with the distribution of assets of an insolvent foreign insurance company now in the possession of the superintendent of insurance, in accordance with the Insurance Law (Consol. Laws, c. 28). The Norske Lloyd Insurance Company, Limited, was organized under the laws of Norway. Several years ago it undertook to do business in this state, and in accordance with the provisions of our statute it made a deposit of securities with the superintendent of insurance, and also with the [242 N.Y. 155]Guaranty Trust Company under deeds of trust. Subsequently it became insolvent, and a domiciliary or primary receiver was appointed in Norway and a liquidator in England and, in proceedings duly authorized by our statute, the superintendent of insurance took possession of the securities deposited as hereinbefore stated, of securities deposited in trust with the authorities of the state of Ohio, and of all other assets found within our jurisdiction which he thereafter held in accordance with the definition and provisions of the statute as an ancillary receiver of a foreign corporation. In due season he presented to the Supreme Court a report showing the amount of assets which had thus come into his possession, and so far as ascertained the amount of claims based on policies issued by said insurance company. These claims were allocated to three general classes. They were those based: First, upon policies issued to residents or citizens by agencies of said insurance company doing business in this country; second upon policies issued by said insurance company outside of this country to persons residing within this country; and, third, upon policies issued to nonresidents of this country by foreign agencies of the insurance company. His report recommended that the property deposited with the insurance department or in trust with the trust company should be applied to the payment of all claims included in the first class, and concluded that creditors upon policies issued without the United States were not entitled to be paid from the assets in his possession, leading to the inference that, in his opinion, any surplus of assets or proceeds thereof remaining after payment of creditors of the first class should be transmitted to the domiciliary receiver in Norway. The courts below have approved this report and recommendation to the extent of providing that the proceeds of the deposited funds and assets should be first applied to the payment of all claims based upon policies issued [242 N.Y. 156]in this country by agencies of said insurance company. They then have gone farther, however, and provided that any surplus of assets after such payments should be applied to the satisfaction of claims held by citizens and residents of this country, based upon policies issued by the company through foreign agencies. The third class of creditors was eliminated from consideration in the distribution of these assets.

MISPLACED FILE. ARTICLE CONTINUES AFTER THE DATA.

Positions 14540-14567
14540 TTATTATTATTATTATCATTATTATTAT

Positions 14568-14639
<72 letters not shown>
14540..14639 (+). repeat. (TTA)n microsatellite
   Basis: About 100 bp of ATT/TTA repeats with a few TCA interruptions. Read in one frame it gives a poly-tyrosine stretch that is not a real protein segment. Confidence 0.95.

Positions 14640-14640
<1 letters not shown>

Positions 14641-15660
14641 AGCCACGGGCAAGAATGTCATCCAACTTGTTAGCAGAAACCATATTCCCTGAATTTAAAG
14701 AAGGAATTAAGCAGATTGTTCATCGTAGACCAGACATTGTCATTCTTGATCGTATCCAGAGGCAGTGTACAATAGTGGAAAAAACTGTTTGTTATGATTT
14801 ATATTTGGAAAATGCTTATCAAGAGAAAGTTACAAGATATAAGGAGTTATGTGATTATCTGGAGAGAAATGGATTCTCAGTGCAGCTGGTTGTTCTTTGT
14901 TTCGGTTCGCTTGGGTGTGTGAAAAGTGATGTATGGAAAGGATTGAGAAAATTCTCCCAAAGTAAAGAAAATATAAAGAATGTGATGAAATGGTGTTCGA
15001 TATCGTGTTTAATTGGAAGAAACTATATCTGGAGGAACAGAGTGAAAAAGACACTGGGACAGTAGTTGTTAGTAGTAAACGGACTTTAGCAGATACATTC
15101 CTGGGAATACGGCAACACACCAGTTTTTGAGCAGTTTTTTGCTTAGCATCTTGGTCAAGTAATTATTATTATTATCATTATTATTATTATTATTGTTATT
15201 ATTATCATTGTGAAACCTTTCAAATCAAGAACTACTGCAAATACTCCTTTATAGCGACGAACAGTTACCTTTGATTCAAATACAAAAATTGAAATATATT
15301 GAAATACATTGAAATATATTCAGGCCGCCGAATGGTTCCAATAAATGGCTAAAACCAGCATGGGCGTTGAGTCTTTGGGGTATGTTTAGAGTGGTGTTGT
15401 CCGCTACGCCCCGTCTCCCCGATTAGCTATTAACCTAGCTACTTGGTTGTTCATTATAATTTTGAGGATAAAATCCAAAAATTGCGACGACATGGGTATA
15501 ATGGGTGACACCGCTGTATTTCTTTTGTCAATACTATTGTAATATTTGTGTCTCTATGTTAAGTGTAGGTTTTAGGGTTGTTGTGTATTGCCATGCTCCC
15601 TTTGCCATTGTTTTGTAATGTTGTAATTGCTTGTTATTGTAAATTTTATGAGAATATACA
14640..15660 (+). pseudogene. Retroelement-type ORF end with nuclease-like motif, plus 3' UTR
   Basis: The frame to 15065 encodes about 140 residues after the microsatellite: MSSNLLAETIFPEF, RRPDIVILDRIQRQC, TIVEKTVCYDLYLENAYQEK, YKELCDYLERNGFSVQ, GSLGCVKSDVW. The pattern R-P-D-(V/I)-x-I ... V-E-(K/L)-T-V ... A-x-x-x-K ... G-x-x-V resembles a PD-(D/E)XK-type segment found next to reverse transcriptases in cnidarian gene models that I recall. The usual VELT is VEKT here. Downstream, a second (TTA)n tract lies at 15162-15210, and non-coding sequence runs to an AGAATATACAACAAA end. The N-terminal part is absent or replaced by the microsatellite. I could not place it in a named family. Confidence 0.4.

The Norwegian or domiciliary receiver and the British liquidator have appealed from this disposition, and have thereby presented the question whether the assets in the hands of the superintendent of insurance should be applied otherwise than in accordance with the statute providing for deposits with the insurance department, and in trust hereinbefore referred to, and which they claim permits the application of such assets only to the satisfaction of claims on policies issued by agencies doing business within this country, and excludes claims upon policies issued abroad. They do not urge that there are any persons or corporations included in the first class who, although holding policies issued in this country, ought to be excluded under the statute because of nonresidence. The respondents not only claim that the statute authorizes satisfaction of claims held by persons residing in or citizens of this country upon policies issued outside of it, but also insist that under general principles of equity and public policy it is the duty of the superintendent having these assets in his possession to apply them to the satisfaction of claims of domestic creditors.